A repayment assistance plan (RAP) is a great option to reduce your student loan payments. You can only qualify for a RAP if you reside in Canada, six months have elapsed since your completed school, and your loans are up to date. To learn more about RAP, visit the Government of Canada website.
The Revision of Terms plan allows you to extend the repayment period by up to 15 years. Although it reduces your monthly payments, you end up paying more interest since you will take a longer time to settle your loan.
If you qualify, filing a consumer proposal can relieve your student loan debt. It's available under the Bankruptcy and Insolvency Act and offers a reliable debt relief option to avoid bankruptcy. You can pay a portion of your debt for five years, after which your student loan is forgiven.
Depending on your circumstances, you can file for bankruptcy to settle your student loan debt. To file for bankruptcy, you must be out of school for over seven years. However, before your creditor considers this an option, they will first assess other debt-relief options. You can take out quick loans to help you stay afloat during the filing period.
If you have credit card debts, there are several credit card debt relief options you can consider. However, before engaging your credit card company, familiarize yourself with the available options. You can also apply for bad credit loans and consolidate credit card debt. Below are the different credit card relief options:
If you have a considerable amount of cash available, you can negotiate with your credit card company to pay a lump sum of money, less than what you owe. For example, if you receive an inheritance or a bonus at work, you can use the money to offer a one-time payment in exchange for forgiveness of the total remaining balance.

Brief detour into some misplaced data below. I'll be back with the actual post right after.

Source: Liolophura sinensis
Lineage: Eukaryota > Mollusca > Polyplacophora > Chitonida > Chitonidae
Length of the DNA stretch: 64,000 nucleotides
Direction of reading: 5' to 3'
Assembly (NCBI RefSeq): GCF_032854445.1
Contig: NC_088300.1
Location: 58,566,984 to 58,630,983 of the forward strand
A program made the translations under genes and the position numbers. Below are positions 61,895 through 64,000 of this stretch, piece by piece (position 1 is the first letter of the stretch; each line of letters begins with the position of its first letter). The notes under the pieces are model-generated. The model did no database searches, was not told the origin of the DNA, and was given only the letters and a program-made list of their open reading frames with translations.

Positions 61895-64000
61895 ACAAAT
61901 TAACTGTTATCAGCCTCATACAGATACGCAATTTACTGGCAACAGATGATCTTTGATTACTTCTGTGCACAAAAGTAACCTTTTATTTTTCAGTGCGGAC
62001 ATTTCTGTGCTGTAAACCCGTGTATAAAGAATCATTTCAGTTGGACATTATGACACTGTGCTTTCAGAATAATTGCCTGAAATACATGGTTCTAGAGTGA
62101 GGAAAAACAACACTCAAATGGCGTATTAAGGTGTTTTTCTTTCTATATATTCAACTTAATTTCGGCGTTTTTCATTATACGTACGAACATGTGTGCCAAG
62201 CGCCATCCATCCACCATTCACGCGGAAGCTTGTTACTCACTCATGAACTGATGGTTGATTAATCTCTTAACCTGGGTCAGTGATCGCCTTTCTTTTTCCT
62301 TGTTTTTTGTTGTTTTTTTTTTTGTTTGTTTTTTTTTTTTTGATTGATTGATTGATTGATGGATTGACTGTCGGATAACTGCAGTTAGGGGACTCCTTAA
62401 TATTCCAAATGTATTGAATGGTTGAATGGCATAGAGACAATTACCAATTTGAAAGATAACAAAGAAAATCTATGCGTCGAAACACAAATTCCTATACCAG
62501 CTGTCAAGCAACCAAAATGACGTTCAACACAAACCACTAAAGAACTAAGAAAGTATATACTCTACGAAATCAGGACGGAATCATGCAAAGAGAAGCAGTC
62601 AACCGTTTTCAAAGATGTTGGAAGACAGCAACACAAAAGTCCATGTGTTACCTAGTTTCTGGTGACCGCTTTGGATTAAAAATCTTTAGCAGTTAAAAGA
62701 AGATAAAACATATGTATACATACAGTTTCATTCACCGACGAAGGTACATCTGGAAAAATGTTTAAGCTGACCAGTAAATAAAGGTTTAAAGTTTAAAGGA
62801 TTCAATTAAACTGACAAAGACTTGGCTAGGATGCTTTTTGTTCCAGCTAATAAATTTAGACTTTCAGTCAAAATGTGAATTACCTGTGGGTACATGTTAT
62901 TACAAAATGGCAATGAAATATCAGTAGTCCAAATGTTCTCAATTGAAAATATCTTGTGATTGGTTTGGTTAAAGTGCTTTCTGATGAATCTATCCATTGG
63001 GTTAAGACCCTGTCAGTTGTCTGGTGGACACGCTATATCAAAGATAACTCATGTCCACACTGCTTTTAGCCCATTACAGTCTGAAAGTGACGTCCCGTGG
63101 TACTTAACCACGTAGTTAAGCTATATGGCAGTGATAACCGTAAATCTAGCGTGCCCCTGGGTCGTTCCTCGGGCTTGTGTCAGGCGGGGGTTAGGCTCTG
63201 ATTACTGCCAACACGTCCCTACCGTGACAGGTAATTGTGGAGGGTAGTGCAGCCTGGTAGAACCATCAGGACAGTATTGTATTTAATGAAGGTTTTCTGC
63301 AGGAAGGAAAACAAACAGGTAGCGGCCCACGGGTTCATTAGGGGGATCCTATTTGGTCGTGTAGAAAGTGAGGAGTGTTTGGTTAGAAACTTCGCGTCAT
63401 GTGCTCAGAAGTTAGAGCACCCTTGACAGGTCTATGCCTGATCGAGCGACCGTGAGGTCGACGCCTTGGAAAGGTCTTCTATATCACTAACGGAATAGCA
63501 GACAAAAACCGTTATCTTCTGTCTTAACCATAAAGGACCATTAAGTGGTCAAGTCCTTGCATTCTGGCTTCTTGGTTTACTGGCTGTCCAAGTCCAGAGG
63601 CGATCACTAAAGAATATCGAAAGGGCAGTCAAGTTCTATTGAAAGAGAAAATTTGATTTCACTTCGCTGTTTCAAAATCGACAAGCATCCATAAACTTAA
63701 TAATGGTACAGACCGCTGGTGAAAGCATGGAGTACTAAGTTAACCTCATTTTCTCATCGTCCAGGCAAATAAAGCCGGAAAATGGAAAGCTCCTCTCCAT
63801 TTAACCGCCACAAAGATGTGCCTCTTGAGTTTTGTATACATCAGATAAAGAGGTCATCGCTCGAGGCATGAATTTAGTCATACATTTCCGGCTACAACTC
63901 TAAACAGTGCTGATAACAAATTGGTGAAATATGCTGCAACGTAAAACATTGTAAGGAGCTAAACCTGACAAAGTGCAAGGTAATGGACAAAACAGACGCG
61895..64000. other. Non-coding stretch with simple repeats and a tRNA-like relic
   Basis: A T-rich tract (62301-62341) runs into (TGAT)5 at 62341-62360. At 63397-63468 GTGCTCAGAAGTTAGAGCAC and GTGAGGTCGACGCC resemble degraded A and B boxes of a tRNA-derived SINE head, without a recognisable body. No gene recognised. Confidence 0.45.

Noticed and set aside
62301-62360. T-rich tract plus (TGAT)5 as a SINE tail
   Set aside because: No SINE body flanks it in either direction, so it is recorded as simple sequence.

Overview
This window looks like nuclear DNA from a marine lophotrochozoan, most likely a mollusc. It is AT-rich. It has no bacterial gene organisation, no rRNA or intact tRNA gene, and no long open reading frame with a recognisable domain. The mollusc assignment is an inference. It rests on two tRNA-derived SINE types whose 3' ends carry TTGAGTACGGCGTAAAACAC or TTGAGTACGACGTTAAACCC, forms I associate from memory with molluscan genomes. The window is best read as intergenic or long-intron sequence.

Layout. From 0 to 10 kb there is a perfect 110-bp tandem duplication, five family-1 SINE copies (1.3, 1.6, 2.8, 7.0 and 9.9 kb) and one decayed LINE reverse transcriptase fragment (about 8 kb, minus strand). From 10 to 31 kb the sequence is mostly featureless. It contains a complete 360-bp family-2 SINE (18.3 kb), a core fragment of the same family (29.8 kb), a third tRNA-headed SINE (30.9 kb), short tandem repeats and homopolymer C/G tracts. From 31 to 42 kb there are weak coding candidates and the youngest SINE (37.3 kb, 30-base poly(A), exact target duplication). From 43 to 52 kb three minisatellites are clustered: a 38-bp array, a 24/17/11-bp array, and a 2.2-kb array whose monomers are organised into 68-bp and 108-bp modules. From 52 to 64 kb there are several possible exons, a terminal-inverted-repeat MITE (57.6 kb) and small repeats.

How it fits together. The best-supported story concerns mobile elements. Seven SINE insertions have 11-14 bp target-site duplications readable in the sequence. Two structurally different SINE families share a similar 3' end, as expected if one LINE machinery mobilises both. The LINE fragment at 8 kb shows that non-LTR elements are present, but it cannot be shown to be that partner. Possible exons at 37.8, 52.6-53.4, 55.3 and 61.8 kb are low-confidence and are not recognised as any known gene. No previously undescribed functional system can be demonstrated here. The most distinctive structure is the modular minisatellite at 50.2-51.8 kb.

Under this option, your credit card company can be willing to reduce your interest rate, waive or lower the minimum monthly payment, or eliminate late fees in an agreed-upon plan. This option helps you reduce the overall debt and allows you to repay it in a shorter period.
If you have trouble paying a credit card debt due to job loss, illness, or another temporary hardship, this is a good option. You can arrange for lower interest rates and minimum payments, and you can suspend payments without penalty for a limited period. And while not every credit company offers this option, it's good to ask.
In this guide, we've discussed the tell-tale signs that you might be having a debt problem and the different available debt relief options you can use to settle your debt. We've also discussed how credit counselling agencies and debt management plans can play a role in helping you deal with your debt.
If you need a student loan debt relief, consider a repayment assistance plan, revision of terms, or file a consumer proposal to settle your credit card debt. Lump-sum payment agreement, work and hardship payment agreement are the several available options for credit card debt relief.